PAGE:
Where are you from? It sounds cool to say I was born in Portland, but I definitely grew up in Dallas. So I’m not satisfied with the Mexican food in Los Angeles. I’m not sure if it’s more authentic, but my palette is more accustomed to Tex Mex. And everything is bigger in Texas — the parking spaces, the lanes, the people, the guns.
Are you a Sundance virgin? Yes. I’m slightly nervous but mainly anxious and excited.
What have you heard about the Sundance experience?
I’ve heard it’s nuts and there is a crazy party scene. I’ve also heard that you shouldn’t go unless you have a reason to be there. [Me & Earl & the Dying Girl costar] Olivia [Cooke] just turned 21, so we’ll probably celebrate accordingly. Because of the altitude, we’ll have to maintain a one vodka soda to one water ratio. Do they have hot tubs in Park City?
What are you going to pack for Park City?
Plenty of socks and underwear.
Describe the character you play in Me & Earl & The Dying Girl in one sentence.
The one sentence thing is hard. Greg is a self-conscious teenager who keeps everyone at arms length. He has this one friend, Earl, that he won’t even call his friend. In his spare times, he remakes weird, old foreign films with Earl — he’s got eccentric tastes for someone his age. He’s comfortable living in this bubble, but his mom forces him to befriend this girl in his class with leukemia. And their friendship blossoms as she is deteriorating. But it’s bittersweet: There’s a lot of comedy in the movie but at the heart, it’s about these two people getting to know each other under really tragic circumstances.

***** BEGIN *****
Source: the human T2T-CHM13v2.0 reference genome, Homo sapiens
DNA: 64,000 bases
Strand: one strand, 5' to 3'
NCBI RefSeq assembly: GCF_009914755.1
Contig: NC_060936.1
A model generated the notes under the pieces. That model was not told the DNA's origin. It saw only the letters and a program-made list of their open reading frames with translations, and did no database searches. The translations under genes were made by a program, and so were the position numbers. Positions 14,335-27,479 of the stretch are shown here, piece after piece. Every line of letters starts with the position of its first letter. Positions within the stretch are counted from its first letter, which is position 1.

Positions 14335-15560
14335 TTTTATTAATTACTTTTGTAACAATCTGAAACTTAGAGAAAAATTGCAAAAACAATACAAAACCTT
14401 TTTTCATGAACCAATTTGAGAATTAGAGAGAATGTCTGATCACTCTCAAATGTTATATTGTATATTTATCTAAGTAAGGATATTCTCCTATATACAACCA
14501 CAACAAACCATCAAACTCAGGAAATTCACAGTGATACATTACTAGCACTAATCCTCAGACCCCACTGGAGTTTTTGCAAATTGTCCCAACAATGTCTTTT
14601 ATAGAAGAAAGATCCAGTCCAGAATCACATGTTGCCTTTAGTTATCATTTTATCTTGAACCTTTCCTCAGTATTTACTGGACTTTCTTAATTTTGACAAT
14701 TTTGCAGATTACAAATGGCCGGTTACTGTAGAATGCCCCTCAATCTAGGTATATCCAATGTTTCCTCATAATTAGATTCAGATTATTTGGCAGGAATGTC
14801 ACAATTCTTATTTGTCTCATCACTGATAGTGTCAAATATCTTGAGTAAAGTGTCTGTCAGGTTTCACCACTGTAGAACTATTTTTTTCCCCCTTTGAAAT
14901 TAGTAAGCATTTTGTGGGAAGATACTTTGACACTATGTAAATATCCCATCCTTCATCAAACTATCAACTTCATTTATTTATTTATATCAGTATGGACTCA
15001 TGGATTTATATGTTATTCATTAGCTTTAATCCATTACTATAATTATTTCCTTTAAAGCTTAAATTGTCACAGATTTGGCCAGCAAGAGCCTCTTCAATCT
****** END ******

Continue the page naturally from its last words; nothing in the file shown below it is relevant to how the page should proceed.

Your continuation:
What about your role in The Stanford Prison Experiment?
My character’s name is 416. All the prisoners have been stripped of their identities and the things that make them human and are reduced to just a number.
What’s the buzz about that film?
It’s about the abuse of power. It’s incredibly timely — and timeless, too.
As for Me & Earl & the Dying Girl, how is it dfferent from The Fault in Our Stars?
This is more like: What if those two characters weren’t in love and one of them died — would their relationship still mater? This movie is all about exploring different facets of a person’s life and learning about someone after they die. It forces you to look at the people and relationships you take for granted — until after they’re gone. And it’s too late.
How does it feel to be a Sundance sensation?
I mean, it hasn’t hit me yet. I’m proud of both of my movies and I know that important people will see them. That’s what feels sensational to me.